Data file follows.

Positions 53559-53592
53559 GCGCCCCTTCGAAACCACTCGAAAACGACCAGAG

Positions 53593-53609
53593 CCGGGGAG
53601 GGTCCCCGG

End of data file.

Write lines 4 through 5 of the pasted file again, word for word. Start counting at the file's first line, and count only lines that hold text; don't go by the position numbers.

53593 CCGGGGAG
53601 GGTCCCCGG